This month I will begin covering films from horror icon Vincent Price, beginning with 1953’s House of Wax. Prof. Henry Jarrod (Price) is the sculptor and curator of a wax museum in 1890s New York. Jarrod’s business partner Matthew Burke (Roy Roberts) sets fire to the wax museum to collect the insurance money and Jarrod is believed to be. Some time later, right as he is about to collect the money, Burke is killed by a cloaked figure with a deformed face, who also kills Burke’s fiance Cathy Gray (Carolyn Jones). Jarrod, now confined to a wheelchair, resurfaces with plans to open a much more macabre House of Wax. Cathy’s friend Sue Allen (Phyllis Kirk) visits to museum and makes note how realistic the sculptures look, particularly one that looks like Cathy.
Vincent Price had a long a varied career, which expanded past horror, and it is hard to pick just a few of his films to include in this Blindspot series on classic horror. Part of the reason I decided to go with House of Wax was because of my familiarity with 2005 remake of the film, even though both films have very little in common.
House is Wax is notable for being the first ever colour 3D film produced by a major studio. Since the version of the film I watched was in 2D, I can’t really tell what aspects of House of Wax were done in 3D, except one very obvious scene involving a paddle-ball. Like many of Vincent Price’s films, House of Wax is filled with the actor’s macabre humour, particularly during the tour of the House of Wax’s horror chamber. While the plot of the film structures it as a big reveal, it is painfully obvious that Henry Jarrod is the film’s villain, which I probably would have figured out, even if I didn’t know about it beforehand. It is also interesting to note that House of Wax features Charles Bronson, twenty years before Death Wish, as Jarrod’s aptly named mute assistant Igor.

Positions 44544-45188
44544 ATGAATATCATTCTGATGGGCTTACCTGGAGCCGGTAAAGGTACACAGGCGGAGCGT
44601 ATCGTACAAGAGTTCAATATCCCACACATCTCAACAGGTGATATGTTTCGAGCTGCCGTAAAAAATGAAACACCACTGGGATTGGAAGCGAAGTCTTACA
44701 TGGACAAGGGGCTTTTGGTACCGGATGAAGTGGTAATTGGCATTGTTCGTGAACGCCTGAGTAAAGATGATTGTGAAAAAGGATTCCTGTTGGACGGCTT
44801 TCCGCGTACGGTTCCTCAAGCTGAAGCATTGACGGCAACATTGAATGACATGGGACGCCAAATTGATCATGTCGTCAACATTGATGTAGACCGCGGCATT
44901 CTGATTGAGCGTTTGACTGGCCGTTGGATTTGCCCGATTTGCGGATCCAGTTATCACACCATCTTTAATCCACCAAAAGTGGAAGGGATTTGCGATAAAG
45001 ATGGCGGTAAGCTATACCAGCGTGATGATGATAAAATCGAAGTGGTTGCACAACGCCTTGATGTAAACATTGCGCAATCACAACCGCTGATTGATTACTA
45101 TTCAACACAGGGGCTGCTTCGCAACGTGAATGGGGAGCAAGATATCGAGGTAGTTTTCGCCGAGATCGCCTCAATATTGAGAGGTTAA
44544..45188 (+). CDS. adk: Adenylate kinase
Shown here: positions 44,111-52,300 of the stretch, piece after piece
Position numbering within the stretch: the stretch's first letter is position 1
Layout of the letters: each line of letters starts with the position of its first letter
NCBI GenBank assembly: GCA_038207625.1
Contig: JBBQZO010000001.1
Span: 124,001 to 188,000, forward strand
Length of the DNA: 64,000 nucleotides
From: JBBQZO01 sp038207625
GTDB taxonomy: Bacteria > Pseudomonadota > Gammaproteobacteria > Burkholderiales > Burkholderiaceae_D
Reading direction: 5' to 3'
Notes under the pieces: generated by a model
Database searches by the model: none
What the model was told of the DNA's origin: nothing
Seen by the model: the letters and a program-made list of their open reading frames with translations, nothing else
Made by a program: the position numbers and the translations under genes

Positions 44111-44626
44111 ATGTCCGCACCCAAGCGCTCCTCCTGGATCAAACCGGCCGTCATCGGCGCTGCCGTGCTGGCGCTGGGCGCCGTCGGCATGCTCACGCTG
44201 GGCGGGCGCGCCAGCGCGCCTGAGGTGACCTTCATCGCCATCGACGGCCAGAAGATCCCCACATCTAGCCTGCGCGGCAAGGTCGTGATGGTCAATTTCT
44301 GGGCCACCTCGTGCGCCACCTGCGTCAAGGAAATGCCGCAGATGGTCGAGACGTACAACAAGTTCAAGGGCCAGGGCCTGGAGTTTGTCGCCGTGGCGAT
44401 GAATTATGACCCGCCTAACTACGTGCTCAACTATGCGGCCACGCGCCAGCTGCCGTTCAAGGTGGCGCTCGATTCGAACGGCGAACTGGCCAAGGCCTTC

One thing that did interest me about House of Wax is that even though it is a 90 minute film, it had an intermission card at the halfway point. I suppose that this was something that used to be more common with movies, no matter how long they are. I suppose I should also talk about how House of Wax compares with the 2005 remake, though I should probably prelude by saying that the 1953 film is itself a remake of 1933’s Mystery of the Wax Museum. Probably the easiest answer is that the 2005 remake has nothing in common with this film, other than it involves a wax museum made from human beings. In fact, the remake is much more styled as a slasher film, which isn’t particularly a bad thing, with me actually being a fan of the remake.
Altogether, House of Wax is still a pretty fun film to watch 63 years later.